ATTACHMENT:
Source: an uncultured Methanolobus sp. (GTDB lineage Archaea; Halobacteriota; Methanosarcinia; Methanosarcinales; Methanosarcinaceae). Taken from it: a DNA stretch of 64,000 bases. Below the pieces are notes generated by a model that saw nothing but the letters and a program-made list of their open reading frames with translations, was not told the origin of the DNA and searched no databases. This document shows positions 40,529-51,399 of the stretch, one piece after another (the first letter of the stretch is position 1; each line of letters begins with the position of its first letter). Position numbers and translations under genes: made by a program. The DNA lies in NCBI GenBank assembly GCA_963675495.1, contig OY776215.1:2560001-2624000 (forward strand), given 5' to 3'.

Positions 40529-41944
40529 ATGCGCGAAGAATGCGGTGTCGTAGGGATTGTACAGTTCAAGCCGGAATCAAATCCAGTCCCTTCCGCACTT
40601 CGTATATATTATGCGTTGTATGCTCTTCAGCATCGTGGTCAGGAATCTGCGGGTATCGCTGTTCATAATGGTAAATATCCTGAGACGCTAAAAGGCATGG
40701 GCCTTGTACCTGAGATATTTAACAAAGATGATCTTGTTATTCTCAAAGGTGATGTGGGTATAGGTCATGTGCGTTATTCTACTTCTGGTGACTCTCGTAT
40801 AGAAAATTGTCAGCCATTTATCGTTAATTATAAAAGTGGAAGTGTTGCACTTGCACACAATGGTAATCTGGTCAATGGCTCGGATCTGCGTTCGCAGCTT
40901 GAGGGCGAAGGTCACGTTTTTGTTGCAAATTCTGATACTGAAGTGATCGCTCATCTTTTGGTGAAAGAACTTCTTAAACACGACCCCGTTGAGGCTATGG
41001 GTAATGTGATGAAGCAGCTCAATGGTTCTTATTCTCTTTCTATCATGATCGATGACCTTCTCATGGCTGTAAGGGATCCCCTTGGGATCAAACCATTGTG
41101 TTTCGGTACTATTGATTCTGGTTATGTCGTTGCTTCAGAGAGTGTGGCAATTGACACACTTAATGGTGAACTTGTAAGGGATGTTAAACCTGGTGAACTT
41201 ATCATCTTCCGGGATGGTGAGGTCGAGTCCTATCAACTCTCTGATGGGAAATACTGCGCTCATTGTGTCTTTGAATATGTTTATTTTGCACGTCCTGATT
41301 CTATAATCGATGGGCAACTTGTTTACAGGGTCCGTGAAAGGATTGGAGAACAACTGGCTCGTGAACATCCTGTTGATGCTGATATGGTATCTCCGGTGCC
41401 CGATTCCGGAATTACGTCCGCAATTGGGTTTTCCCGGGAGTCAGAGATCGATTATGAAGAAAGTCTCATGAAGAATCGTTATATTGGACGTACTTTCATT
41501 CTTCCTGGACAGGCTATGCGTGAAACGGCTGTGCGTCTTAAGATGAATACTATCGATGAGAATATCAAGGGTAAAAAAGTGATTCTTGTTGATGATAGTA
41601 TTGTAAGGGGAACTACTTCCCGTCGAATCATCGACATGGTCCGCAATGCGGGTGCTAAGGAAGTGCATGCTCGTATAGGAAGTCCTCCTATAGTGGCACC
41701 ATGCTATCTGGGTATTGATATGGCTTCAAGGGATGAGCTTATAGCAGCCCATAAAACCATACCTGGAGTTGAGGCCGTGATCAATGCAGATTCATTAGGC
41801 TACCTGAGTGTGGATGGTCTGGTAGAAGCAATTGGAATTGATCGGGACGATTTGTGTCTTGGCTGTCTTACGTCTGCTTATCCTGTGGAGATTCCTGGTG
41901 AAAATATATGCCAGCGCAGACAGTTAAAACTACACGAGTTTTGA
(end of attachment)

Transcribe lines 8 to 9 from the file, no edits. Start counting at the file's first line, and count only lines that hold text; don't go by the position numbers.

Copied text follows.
41001 GTAATGTGATGAAGCAGCTCAATGGTTCTTATTCTCTTTCTATCATGATCGATGACCTTCTCATGGCTGTAAGGGATCCCCTTGGGATCAAACCATTGTG
41101 TTTCGGTACTATTGATTCTGGTTATGTCGTTGCTTCAGAGAGTGTGGCAATTGACACACTTAATGGTGAACTTGTAAGGGATGTTAAACCTGGTGAACTT